In step 310, rules are applied to determine the transaction processor and / or network 106 and the transaction for that service is switched. This determination may be determined based on the current state of the application level content and / or transport environment applied to the rules. For example, a service for processing a transaction is determined. Then, an applicable transaction processor 108 is determined based on network availability.

In addition, the service may be associated with various transaction processors 108 and networks 106. For example, credit card authorizations can be sent to specific transaction processors 108. In addition, check card transactions may be sent to a second bundle of transaction processors 108. These rules are determined for client and / or transaction services.

In step 312, any business services on the transaction can be executed at the application level as required. For example, a transaction may be formatted in a format expected by the selected transaction processor 108, some information in the application may be added to the transaction, and any other business services may be executed.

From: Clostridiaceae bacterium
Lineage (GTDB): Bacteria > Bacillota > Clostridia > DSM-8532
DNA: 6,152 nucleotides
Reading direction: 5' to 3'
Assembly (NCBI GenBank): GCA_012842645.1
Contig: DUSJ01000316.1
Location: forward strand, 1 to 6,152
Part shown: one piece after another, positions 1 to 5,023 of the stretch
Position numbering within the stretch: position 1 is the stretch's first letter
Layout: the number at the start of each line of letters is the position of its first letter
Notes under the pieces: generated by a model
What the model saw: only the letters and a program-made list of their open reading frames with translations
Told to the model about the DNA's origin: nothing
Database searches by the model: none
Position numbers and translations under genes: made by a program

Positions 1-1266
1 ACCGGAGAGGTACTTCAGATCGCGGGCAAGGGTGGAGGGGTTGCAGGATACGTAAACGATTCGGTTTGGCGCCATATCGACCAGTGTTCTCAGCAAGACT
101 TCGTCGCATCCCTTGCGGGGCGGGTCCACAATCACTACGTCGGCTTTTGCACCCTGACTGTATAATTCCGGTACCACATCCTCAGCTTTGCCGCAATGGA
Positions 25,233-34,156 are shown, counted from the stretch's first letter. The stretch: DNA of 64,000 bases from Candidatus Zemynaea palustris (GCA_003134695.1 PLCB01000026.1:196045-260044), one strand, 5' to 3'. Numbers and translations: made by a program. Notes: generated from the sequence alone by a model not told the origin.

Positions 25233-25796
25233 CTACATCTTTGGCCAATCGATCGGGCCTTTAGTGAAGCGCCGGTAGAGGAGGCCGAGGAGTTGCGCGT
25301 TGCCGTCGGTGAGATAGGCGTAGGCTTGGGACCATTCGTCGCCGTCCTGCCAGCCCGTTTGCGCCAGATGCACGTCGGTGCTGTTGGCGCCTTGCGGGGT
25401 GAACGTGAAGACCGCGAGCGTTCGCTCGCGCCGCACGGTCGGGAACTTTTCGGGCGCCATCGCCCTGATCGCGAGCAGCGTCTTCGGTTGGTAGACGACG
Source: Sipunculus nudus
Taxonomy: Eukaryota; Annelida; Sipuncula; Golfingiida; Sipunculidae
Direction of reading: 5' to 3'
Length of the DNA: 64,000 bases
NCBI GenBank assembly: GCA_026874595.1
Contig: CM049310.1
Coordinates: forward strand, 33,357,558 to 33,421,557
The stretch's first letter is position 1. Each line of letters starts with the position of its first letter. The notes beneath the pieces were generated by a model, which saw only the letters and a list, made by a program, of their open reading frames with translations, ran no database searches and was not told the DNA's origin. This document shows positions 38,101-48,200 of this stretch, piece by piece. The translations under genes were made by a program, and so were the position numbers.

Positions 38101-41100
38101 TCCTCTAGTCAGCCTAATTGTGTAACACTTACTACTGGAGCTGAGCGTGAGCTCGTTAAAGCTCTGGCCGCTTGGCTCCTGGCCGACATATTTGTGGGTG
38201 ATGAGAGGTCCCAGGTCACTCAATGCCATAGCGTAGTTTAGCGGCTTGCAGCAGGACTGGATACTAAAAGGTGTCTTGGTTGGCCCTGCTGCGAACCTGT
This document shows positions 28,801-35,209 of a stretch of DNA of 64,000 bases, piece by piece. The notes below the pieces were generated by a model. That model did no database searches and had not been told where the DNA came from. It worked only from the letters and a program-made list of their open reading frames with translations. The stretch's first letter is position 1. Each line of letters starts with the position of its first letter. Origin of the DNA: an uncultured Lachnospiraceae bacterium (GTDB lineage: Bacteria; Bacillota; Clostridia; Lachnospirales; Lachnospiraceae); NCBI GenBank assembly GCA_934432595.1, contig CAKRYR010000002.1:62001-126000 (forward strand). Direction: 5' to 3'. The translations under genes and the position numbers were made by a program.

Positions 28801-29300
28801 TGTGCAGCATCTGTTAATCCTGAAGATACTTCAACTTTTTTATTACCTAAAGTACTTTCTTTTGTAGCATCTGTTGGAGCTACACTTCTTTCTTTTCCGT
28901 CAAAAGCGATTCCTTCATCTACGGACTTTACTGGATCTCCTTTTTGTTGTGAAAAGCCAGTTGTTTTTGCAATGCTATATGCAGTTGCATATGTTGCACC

In step 314, the transaction may be switched to the selected transaction processor 108 via the network 106.

Alternatively, in another embodiment, the gateway 104 processes the transaction without switching the transaction to the service provider. The service provider may specify rules stating that the gateway 104 may process transactions if certain criteria are met, for example if the transaction is less than a certain amount. In one example, credit card transactions less than the threshold amount may be authorized without having to go to the bank for authorization and without going to the credit card company across the network 106. Since transactions can be processed at the edge of the network, this offers many advantages. This eliminates network bottlenecks and provides a distributed processing system.

Service Creation and Subscription

As mentioned above, rules may be dynamically loaded into rules database 222. 4 shows a simplified flowchart 400 for loading rules at gateway 104 for a service provided by transaction processor 108, in accordance with an embodiment of the present invention. In step 402, a service creation request is received. For example, the service provider may attempt to register the service by sending a service creation request specifying the service being provided by the service provider. Alternatively, the gateway 104 associated with a transaction processor or other service provider may dynamically advertise new services and the gateway associated with the client may determine whether to initiate registration for those new services. The new service may be a money transfer service, a new points program, or the like.